Tag Archives: Helicopter

Question?: Angry Autistic Kids

Thomas asks…

Need help if my three year old sounds autistic?

Hello I have a three year old, that has recently been tested for autism, but came back inconclusive for a number of reasons i.e. When asking me about my sons communication skills, I didn’t know what they meant by Joint attention or gestures ( I know I’m stupid) so I would say ‘no’ that he doesn’t do those things… even though judging by my son’s speech therapist and the psychologist and developmental ped that assessed him could see that he could do those things. So anyway, my son is going to have a second assessment and when they ask me questions, I want to make sure that I get it right. Here are a list of things that my son does.
1. Uses joint attention…. to much intact.. he would look at me..point.. and look at me to show me a thing he’s interested in i.e. this could be images in a book, showing me he’s drawing… showing em something he’s interested in etc etc.
2. My son has a speech delay
3. My son uses a lot natural gestures ( That I HAVE NOT TAUGHT HIM).. so this could be ” brushing his teeth” would be in gestures, using his fingers, showing his teeth and animating with his finger the motion to brush his teeth…..” wash hands” would be the two of his hands clamped together doing the motion of washing his hands…..” upset’ would be shrugging shoulders would be or folding arms. ” open” would be animating different ways with he’s hands to open with an object.
3. Plays toys appropriately and has good pretend/imaginary play skills i.e. flying helicopter or rocket, cooking, feeding baby etc.. although occasionally he would lie down sideways and build he’s blocks ( which is a concern
4. If he does not get what he wants this would go into a tantrum
5. doesn’t seem to understand patience some of the times *sigh*
6.Flaps arms when angry
7. Plays with kids and knows how to share
8.Has no routine issue whatsoever, but remembers the places which I treat him too e.g. Mcdonalds…toy stores and if we walk past these ” special treat stores” wants to go in *sigh again*
9.Toilet trained.. sleep is fine
10. Can be too hyperactive, running around ( which is tiring)
11. Always wants to play with me ( which can be annoying sometimes) this could be him making me want to out on our 3D glasses and him pointing to the mirror so that we can pull faces… our sleeping game, so he would gesture sleep, and I have to fake sleep and he would diliberalty make noise and I’ll have to wake up and tickle him…. also with games too.
12. Self care needs are advanced
13. Really good at imitating
14. Can be shy
15. seems to understand more, even though speech is limited
16. seems to always want my attention…through crying… wanting me to cuddle him… playing
17. Has a good sense of where I am, e.g say like if I am out of his sight, he would always look back to s where I am or where I have gone too.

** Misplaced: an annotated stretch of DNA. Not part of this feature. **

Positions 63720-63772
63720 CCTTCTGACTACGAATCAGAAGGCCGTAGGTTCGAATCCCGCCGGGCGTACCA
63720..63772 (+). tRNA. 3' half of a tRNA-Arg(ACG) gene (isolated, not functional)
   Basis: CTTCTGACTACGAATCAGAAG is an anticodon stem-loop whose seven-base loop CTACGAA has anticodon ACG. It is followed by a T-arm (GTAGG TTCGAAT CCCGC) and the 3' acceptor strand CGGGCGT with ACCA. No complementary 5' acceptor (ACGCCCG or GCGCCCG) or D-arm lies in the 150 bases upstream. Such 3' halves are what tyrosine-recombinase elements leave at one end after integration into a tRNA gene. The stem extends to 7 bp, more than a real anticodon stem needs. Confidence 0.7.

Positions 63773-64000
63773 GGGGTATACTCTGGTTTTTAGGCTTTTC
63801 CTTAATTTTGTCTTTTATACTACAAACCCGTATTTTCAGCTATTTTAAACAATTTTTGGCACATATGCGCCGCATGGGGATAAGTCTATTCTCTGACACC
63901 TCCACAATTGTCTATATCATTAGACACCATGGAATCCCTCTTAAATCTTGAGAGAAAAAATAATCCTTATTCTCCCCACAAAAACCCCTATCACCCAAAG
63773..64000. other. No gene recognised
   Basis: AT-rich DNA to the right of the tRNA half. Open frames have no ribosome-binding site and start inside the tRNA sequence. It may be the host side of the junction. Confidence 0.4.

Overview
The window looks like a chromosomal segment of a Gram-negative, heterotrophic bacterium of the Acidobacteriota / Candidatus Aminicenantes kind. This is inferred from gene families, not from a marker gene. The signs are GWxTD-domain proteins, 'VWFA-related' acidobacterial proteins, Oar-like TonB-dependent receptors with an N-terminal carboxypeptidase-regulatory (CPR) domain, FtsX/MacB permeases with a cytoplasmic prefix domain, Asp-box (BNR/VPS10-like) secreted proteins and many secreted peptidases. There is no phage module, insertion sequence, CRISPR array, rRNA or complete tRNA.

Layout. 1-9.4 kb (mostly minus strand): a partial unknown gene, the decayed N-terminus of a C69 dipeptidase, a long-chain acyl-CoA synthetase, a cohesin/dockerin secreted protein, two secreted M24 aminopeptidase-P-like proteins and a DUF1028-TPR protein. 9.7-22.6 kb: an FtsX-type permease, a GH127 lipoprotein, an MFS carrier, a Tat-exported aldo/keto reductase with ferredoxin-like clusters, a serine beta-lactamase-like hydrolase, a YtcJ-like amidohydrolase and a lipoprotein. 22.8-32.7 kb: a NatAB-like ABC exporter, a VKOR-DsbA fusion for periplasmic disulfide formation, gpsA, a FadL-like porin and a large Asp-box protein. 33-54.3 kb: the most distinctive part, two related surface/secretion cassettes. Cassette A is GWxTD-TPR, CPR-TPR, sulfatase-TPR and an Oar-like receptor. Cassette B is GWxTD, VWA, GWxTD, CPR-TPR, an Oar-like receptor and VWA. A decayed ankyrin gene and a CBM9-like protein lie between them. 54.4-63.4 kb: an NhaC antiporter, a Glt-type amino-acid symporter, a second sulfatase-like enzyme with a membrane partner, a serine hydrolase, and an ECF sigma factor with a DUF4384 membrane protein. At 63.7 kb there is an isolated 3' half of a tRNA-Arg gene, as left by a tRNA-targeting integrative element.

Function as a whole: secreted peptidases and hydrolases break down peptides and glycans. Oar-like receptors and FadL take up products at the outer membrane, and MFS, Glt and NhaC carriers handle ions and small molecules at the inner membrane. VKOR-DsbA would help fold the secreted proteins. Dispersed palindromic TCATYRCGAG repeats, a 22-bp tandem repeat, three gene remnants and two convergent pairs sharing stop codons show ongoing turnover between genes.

I think the main thing for me is his tantrums, he may have an allergy too. Also, he is quite shy and does not show his true self to people.. most of the things have mentioned on this list..only me, his speech therapist, family and close friends have seen this side of him, to strangers he doesn’t open up easily which is sad. Anyway, does my list sound like he has autism and what concerns should I bring up to the psychologist?
@Alicia- Thanks for your comment, when actually listing things which my son does, autism sounds less and I am actually thinking that it could be ADHD..OR ADD.. his dad has said this, that it sounds like ADHD not autism. Although, It can be argued that the fact because he is speech delayed, this adds to frustration..if it is ADHD and not autism, I would be worried that it may result for him to take medication.. which I would not result too. I am aware that ADHD cannot be diagnosed under the age of 5.

admin answers:

Autism is the inability to understand other people as being people with their own wants, needs, and emotions. Something that three-year children also tend to be bad at. Like what has been said before, most of what you are describing sounds a lot like a normal three-year old. The speech doesn’t seem to be important, as your son seems to be able to communicate. Most children learn to talk well because baby talk just gets a “What did you say” response from adults, so children learn to enunciate so as to be understood and get what they want from adults. You’re sons gestures sound like he has found a way of getting out of having to talk properly (if you have ever learned a second language, then you would know how difficult this is). I am curious as to what what would happen if you refused to acknowledge his gestures and insist that he talk more to get what he wants.

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fifty shades of oh my god, mom, seriously?


It’s been a hard three days. Last night was tough. Tonight was tougher. For the sake of our sanity, it’s time to laugh. For that reason, tomorrow’s Diary post is going to be funny. Nothing but funny. There, consider yourself warned.